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8 A Match Made In Hell

Despite all this abuse, Cameron and Janice married on January 15, 1975. By then, Cameron had already made clear to Janice that she wouldn’t be the only woman in her life: he intended not only to procure a third person for a threesome but to kidnap that person.

By then, brainwashed (though this is enough to absolve her from responsibility is another question), Janice agreed.

7 The Agreement

However, at some point in time, Janice had managed to draw out two conditions for Cameron: he would stop performing his sadistic fantasies on her, transferring them to the victim, and he would only have penetrative sex with Janice.

After Cameron somehow agreed, the couple set out to do her first kidnapping: Mary Elizabeth Spannhake, whom Cameron killed after only a day.

A year later, they repeated the attempt, and Colleen was caught for Cameron’s use of her as a sex slave. Janice didn’t complain at the time.

6 Michael And Janice Powers

And so, the living hell that was those seven years began for Colleen Stan, under the careful watch of the Hookers. Michael drafted a “contract of slavery” for her, which a fearful Colleen signed.

Janice signed and a witness, under the name “Janice Powers,” the wife of “Michael Powers,” Cameron’s assumed name for the contract. So they were once again bound by a link as a couple, this time as torturers and criminals.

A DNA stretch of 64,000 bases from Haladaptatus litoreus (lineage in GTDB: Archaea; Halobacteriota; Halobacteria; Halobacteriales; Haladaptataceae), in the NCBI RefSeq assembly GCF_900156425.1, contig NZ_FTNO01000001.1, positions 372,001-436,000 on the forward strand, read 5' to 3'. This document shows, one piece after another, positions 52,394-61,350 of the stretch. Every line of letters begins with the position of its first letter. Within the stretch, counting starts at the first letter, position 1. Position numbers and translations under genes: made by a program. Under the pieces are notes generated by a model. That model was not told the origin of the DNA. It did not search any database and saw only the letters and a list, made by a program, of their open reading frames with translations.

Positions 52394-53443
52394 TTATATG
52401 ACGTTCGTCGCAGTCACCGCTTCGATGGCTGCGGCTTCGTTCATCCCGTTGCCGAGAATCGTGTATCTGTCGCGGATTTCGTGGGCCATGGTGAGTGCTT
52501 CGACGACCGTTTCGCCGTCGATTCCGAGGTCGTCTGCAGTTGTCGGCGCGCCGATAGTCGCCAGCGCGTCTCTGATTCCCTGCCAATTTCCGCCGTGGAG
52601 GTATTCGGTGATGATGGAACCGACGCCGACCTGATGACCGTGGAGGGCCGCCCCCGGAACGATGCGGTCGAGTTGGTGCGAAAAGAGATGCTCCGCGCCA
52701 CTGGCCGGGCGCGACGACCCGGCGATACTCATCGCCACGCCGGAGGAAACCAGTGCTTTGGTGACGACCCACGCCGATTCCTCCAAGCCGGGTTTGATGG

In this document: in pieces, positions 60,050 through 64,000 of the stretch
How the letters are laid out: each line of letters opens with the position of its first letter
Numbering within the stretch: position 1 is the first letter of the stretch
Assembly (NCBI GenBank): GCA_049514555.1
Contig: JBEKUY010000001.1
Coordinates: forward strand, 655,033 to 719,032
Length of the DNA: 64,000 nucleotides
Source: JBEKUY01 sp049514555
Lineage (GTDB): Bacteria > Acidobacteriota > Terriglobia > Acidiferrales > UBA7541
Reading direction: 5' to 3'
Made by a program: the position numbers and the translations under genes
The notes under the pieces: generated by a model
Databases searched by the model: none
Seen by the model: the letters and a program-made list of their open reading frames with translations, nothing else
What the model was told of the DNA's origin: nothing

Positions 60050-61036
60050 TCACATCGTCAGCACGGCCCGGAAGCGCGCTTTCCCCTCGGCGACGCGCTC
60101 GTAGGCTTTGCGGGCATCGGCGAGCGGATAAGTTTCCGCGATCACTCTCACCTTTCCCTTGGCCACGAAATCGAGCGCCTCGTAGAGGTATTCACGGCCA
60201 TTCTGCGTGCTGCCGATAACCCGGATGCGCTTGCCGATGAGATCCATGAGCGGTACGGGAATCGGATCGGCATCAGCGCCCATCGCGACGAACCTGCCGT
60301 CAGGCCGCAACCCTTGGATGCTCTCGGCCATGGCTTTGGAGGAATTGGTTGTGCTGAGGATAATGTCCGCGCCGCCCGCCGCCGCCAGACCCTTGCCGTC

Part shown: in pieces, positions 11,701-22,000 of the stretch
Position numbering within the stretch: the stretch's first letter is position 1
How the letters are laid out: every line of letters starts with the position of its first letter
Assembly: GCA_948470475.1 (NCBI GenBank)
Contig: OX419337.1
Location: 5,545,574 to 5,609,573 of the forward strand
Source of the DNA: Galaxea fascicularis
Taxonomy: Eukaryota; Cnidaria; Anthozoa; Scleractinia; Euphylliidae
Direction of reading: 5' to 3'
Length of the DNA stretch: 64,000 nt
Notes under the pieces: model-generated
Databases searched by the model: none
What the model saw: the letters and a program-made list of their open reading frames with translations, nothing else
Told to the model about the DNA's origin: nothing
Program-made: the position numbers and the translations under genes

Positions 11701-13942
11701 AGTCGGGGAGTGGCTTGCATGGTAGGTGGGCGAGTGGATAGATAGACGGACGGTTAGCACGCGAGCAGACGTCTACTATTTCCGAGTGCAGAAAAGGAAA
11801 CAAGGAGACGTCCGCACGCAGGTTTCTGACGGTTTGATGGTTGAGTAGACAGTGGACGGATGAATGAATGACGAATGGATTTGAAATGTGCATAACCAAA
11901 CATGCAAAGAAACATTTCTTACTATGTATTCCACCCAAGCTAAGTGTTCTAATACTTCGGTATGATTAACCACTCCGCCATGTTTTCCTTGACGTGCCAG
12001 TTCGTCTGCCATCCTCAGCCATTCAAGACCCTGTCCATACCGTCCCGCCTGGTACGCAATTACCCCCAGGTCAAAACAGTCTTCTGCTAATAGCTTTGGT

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5 Jealousy And Cheating

However, after some time, Janice began to feel uneasy about her and Cameron’s “arrangement.”

This was the beginning of a different period for Colleen, as she would take her to bars and complain over drinks of how Cameron preferred Colleen (who, let’s remember this again, was kidnapped and maintained in constant fear for her life and that of her relatives).

She would then go and equally cheat on Cameron with strangers in these bars, later returning Colleen to Cameron’s hands when they arrived home.

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4 Janice's Fears